401,438 Outdoor Design Photos

Even though landscape and patio space is often overlooked, outdoor renovations and redesigns frequently pack the biggest punch. Your outdoor space is your first chance to inspire and make an impression on neighbors and guests, so sprucing it up can give your blah house a much-needed boost. Because such dramatic changes can cost a pretty penny, it’s important to carefully consider your options before delving in. Set your budget ahead of time, and work carefully with your designer to make sure you stick to it. Research materials and landscaping techniques that are appropriate for your location and style, and don't forget about all the components: landscape, patio or porch and pool. More 
Ketron Custom Builders
15 Reviews
Inside Out
Ideabooks83,706
Questions10
“porch add-on to a ranch style” — pcaddes
SURROUNDS Landscape Architecture + Construction
3 Reviews
Sophisticated Surrounding
Ideabooks169K
Questions27
Landscape Architect: Chad Talton
“Walkway” — Natalie Taylor Sienkiewicz
Edmunds Studios Photography, Inc.
1 Review
Portfolio
Ideabooks55,131
Questions10
Designed by Stephanie Quinn of Modern Edge Design, Milwaukee, WI Photography by Douglas L. Edmunds
“patio” — klgottas
a Blade of Grass
8 Reviews
Woodland Retreat
Ideabooks35,539
Questions5
Irregular bluestone stepper path and woodland shade garden.
“Flagstone” — lindsayellis
Giulietti Schouten Architects
14 Reviews
van Adelsberg / Grant Residence
Ideabooks38,372
Questions8
Photos By; Nate Grant
“Garden 屏风” — yukilsm
TREX COMPANY INC
Trex Transcend
Ideabooks42,790
Questions7
Lava Rock – Inspired by the beauty of streaked hardwoods, Lava Rock features rich reddish-black shades with subtle shading and natural shade variations creating distinctive hardwood-like streaking and intense tropical hues. Tiki Torch – This warm, earthy shade features rich, reddish-brown hardwood streaking, and is designed to off the look of real tropical hardwoods with sligh...More
“Connect decks” — Phil Rubin
Overstream Inc
Past Projects
Ideabooks95,529
Questions16
Blue Max & Belgard
“The stone fireplace” — clutsamk
Rob Kyne
The Hampton Garden
Ideabooks64,373
Questions13
“Diy vegetable boxes” — lmeyers
Renovating in Ashburn? Contact a local pro
NOVA Design
North VA Design & Remodeling Firm
Best of Houzz 2014
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Michael Nash Design, Build & Homes
Loudoun County Design Build Firm
Best of Houzz 2014
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What do I do with my landscape?


When making changes to your front yard or backyard, be sure to consider what makes sense for your home and the weather. For those in dry desert climates, avoid water-thirsty grass and opt for succulents, which require very little water yet still add beauty to your yard. On top of thinking about climate, consider maintenance as well. If you have the time and energy to work outdoors every weekend, a flower or vegetable garden would be a worthy investment. If all that effort isn't in your future, consider a nice rock or stone water feature instead. Finally, think about what works for your family. Some plants and flowers are poisonous for pets, and kids should have plenty of grass to run around and play with friends. Your yard should act as another outdoor room, so plan it that way.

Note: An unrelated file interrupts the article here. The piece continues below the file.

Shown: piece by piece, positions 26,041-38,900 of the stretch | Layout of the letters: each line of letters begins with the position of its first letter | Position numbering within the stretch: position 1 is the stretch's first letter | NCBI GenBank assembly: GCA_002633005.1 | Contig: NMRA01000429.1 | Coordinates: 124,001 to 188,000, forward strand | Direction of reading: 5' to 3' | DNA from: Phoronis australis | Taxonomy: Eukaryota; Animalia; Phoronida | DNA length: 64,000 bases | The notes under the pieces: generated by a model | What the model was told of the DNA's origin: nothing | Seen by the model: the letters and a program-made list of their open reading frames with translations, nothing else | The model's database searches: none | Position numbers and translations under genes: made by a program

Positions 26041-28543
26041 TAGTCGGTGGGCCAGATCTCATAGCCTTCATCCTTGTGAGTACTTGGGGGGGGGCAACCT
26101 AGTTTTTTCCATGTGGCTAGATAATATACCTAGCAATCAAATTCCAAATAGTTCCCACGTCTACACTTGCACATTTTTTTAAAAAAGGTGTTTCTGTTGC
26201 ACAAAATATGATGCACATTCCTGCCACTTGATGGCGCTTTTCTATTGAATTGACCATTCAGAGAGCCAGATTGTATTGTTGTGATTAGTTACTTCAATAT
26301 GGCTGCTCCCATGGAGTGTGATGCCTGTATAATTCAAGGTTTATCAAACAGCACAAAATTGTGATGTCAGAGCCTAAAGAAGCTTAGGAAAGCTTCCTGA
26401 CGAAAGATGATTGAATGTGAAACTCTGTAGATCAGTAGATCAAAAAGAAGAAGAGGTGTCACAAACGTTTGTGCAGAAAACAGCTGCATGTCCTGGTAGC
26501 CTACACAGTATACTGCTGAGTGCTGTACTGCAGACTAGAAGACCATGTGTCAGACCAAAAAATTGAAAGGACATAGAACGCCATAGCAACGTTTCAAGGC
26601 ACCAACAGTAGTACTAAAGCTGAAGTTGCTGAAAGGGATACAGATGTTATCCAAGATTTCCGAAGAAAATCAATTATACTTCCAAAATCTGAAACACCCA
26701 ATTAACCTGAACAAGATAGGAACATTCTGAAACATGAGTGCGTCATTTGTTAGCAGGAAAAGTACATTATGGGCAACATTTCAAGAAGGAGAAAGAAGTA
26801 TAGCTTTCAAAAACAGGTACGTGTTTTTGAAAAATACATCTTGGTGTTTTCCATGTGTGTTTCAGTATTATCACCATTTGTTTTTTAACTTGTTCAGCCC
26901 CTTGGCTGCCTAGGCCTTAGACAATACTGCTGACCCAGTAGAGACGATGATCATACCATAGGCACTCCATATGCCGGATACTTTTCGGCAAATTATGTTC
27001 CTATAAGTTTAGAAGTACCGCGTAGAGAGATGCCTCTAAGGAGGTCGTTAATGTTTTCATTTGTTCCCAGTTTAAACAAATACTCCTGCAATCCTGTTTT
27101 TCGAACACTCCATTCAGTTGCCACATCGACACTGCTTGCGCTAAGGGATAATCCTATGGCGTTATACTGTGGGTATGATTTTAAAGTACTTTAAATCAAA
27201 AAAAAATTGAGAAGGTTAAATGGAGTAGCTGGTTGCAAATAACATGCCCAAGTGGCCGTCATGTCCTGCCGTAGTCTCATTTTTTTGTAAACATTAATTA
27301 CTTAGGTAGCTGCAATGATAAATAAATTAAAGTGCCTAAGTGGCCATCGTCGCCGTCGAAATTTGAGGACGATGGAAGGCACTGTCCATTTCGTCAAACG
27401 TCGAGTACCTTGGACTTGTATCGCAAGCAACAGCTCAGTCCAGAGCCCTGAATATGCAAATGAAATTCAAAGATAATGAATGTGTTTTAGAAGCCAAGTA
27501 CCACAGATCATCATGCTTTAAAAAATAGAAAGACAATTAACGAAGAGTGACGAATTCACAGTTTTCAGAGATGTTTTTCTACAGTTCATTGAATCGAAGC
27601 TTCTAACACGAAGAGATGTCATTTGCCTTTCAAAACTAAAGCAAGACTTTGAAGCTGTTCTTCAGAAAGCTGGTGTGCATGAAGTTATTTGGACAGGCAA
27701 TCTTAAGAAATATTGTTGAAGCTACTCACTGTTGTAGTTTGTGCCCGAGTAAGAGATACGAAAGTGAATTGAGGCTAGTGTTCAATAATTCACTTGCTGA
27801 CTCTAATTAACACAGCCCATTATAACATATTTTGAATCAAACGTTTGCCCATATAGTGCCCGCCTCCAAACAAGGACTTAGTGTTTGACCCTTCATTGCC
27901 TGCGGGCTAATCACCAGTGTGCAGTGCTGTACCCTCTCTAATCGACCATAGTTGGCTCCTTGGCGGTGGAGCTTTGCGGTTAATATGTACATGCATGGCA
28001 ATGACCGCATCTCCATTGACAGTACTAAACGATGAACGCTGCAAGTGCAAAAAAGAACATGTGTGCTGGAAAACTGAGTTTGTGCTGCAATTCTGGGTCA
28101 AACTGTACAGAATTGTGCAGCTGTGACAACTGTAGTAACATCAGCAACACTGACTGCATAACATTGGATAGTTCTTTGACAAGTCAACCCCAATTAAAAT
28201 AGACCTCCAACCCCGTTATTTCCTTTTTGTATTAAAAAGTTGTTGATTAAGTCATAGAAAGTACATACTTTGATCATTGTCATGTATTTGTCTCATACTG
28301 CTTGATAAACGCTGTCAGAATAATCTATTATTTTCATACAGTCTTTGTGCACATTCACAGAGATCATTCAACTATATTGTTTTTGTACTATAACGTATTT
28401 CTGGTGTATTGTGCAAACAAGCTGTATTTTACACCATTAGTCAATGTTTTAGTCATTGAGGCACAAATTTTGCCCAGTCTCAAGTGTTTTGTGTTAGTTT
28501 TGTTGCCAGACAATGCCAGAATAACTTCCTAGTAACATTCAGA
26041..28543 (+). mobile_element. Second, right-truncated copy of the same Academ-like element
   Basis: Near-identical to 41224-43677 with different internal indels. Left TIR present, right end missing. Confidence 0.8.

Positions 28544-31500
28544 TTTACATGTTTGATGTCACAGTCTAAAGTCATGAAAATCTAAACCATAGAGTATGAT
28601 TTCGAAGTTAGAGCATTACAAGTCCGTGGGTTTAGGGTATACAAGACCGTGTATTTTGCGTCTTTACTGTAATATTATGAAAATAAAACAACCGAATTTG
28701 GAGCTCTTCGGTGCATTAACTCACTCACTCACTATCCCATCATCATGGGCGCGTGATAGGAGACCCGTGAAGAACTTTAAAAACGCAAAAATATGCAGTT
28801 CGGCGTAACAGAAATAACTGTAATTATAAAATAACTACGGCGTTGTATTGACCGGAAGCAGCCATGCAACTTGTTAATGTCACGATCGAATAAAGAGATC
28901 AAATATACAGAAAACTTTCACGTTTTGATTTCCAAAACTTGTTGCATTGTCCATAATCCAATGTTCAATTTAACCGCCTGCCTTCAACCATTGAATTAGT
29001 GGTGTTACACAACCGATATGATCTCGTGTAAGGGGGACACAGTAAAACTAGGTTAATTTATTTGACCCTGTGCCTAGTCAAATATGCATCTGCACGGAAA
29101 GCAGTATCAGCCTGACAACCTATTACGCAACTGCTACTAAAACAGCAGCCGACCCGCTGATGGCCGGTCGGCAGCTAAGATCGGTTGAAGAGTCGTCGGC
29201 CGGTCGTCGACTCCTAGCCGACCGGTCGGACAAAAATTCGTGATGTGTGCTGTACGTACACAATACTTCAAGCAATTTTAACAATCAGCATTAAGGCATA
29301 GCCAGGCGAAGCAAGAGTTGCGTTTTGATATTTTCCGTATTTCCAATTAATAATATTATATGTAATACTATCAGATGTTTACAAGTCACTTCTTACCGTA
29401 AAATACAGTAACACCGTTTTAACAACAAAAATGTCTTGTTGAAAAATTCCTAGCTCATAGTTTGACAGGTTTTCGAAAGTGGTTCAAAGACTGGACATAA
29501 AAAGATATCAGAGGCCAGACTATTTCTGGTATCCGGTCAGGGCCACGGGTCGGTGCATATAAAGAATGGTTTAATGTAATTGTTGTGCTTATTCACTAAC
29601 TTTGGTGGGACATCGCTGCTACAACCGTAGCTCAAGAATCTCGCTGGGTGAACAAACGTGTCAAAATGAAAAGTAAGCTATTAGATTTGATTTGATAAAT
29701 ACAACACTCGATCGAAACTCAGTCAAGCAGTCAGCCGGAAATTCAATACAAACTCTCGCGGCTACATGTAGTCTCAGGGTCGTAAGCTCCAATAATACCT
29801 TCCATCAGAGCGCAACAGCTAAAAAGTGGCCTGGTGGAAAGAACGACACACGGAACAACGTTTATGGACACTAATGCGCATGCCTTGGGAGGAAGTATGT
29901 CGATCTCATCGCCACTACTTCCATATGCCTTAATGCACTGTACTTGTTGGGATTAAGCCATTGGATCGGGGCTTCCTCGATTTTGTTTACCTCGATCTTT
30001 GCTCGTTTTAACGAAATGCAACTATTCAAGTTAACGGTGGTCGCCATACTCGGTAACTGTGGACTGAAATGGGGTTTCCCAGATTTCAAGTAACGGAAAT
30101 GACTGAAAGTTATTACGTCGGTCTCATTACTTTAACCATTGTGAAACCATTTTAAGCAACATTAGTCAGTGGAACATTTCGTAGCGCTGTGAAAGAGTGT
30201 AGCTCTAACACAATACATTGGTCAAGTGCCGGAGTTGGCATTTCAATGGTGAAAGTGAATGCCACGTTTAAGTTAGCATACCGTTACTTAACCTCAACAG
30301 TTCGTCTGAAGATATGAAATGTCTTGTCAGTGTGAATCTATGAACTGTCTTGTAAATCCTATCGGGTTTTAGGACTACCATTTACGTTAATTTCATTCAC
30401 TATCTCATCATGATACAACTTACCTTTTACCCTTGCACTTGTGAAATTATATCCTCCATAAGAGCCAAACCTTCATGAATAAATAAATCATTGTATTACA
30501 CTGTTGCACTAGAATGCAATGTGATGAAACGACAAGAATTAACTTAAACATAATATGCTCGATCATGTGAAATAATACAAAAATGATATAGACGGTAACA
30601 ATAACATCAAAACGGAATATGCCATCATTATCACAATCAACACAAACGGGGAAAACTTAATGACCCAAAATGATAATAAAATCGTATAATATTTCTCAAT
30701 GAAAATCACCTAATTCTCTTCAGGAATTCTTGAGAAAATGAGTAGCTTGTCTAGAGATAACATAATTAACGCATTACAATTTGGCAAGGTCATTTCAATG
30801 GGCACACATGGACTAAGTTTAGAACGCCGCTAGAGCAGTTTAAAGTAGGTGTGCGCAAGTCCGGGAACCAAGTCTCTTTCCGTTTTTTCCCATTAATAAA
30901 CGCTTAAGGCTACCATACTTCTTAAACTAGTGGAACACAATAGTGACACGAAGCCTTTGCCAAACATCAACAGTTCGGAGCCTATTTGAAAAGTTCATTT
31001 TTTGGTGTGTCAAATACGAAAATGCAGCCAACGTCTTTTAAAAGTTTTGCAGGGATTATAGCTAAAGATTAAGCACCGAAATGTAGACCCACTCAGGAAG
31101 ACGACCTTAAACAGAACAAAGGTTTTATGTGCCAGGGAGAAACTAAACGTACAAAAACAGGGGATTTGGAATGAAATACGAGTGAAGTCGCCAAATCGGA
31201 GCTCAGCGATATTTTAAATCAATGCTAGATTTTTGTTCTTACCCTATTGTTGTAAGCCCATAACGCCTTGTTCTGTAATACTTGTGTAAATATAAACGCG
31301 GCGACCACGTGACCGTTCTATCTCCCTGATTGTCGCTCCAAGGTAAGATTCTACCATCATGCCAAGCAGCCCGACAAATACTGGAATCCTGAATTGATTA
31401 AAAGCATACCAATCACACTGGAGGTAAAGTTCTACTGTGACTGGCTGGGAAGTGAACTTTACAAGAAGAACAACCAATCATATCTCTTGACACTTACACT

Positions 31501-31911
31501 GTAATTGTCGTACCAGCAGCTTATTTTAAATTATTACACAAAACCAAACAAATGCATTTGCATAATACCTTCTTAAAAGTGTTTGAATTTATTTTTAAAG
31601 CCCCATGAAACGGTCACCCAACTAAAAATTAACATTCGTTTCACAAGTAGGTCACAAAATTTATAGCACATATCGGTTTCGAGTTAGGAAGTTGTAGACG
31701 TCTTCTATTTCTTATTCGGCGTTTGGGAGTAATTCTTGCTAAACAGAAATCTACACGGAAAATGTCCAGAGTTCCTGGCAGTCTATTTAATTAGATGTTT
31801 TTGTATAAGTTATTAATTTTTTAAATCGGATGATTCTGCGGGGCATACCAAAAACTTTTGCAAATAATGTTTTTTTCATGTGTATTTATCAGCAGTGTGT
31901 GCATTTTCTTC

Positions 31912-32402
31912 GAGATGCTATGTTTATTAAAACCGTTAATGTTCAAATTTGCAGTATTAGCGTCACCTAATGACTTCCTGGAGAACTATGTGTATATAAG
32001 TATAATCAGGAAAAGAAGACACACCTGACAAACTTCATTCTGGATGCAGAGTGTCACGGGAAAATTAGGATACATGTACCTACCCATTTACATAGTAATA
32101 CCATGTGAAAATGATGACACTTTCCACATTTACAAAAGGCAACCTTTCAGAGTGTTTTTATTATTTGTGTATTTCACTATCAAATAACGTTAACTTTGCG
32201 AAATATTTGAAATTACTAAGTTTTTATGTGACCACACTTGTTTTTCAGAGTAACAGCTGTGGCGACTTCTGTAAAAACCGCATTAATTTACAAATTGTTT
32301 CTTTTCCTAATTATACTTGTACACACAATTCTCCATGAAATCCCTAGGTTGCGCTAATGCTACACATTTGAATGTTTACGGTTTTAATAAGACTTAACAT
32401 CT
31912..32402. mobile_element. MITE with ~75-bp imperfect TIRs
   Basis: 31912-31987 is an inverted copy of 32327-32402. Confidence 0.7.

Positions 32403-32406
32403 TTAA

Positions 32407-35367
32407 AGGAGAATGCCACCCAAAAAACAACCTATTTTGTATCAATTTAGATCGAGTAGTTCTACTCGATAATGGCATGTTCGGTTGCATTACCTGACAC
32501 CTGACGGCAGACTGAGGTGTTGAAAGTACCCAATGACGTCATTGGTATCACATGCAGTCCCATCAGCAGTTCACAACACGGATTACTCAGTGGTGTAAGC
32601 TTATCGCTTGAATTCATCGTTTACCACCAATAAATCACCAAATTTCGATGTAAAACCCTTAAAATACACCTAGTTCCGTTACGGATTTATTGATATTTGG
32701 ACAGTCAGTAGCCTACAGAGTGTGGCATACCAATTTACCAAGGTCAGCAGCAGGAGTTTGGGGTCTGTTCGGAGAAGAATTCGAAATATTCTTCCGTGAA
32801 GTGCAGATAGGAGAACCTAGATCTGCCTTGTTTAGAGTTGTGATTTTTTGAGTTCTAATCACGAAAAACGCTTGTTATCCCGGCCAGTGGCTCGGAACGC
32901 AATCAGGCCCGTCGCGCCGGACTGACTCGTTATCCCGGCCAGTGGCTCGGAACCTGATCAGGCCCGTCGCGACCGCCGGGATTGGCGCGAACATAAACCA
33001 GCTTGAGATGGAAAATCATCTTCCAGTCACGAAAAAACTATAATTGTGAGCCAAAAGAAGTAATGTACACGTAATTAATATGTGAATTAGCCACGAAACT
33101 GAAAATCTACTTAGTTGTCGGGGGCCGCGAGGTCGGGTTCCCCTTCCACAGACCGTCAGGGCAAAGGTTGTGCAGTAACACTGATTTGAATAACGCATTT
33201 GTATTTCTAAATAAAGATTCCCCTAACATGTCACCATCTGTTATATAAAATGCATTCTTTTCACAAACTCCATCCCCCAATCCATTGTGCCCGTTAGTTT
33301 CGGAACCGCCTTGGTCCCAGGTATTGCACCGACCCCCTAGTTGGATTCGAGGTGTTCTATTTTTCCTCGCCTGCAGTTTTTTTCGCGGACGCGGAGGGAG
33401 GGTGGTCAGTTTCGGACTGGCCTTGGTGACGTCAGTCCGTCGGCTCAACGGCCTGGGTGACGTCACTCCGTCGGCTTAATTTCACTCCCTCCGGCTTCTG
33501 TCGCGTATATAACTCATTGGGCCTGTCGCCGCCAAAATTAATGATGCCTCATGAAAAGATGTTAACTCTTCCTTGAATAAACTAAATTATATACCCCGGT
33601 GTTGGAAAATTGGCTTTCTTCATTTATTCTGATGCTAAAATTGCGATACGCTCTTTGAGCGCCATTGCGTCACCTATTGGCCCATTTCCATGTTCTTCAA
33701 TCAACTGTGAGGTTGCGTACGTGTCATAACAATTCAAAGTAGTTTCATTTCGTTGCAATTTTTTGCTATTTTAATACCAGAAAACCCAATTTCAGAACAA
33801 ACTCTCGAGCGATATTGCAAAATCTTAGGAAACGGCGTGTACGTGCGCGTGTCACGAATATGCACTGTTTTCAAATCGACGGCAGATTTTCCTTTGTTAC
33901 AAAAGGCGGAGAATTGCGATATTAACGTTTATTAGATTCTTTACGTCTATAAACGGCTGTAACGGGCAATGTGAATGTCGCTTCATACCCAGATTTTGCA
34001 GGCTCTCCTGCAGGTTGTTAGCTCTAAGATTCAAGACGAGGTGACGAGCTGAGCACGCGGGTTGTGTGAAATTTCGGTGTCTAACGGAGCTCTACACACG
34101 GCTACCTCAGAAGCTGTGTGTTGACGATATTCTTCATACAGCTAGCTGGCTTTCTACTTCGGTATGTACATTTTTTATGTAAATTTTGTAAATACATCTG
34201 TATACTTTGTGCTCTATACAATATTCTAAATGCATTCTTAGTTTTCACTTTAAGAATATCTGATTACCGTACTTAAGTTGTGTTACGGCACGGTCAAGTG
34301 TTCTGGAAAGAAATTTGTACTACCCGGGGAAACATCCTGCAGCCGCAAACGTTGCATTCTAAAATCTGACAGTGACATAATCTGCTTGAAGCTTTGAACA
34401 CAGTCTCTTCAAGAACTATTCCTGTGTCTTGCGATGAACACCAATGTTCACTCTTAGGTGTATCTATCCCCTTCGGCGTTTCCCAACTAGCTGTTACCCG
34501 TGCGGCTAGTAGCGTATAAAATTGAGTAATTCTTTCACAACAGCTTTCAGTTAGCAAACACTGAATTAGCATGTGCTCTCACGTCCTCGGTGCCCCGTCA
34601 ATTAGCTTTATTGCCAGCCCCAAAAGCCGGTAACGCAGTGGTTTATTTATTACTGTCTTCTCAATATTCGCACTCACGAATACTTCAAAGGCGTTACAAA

What do I do with my patio or porch?


During the summer, your outdoor space is key for entertaining; after all, when the weather is nice, most people don't want to be stuck indoors. With a few key components, your patio or porch can easily be turned into an entertainment haven. Of course, your space wouldn't be complete without a grill. You can upgrade your current one by installing a built-in grill, complete with prep station, countertop and mini fridge. To become the neighborhood party house, you should also invest in a fire pit and hot tub, which are both great for those cooler nights. If expensive renovations are out of your reach, add new furniture and accessories for a cheaper yet effective end result. A traditional concrete patio can get a major makeover with new patio furniture and lighting, and your front porch can get an boost with adirondack chairs or classic rocking chairs.

Should I invest in a pool?


Once again, weather is key. If you live in a state that is warm only four months out of the year, an outdoor pool might not be worth the splurge (though an indoor one might be). Consider how often you and your family go to the neighborhood pool — your current frequency of use is a good way to determine how often you would use your own. Also think about what you treasure most: yard space or swim space. A pool takes up a lot of your backyard, so you should carefully consider your needs before taking the plunge. Finally, keep maintenance in mind. Having your own swimming spot means a lot of cleaning, chemical maintenance and draining as the seasons come and go, so be sure you are prepared and willing to commit.
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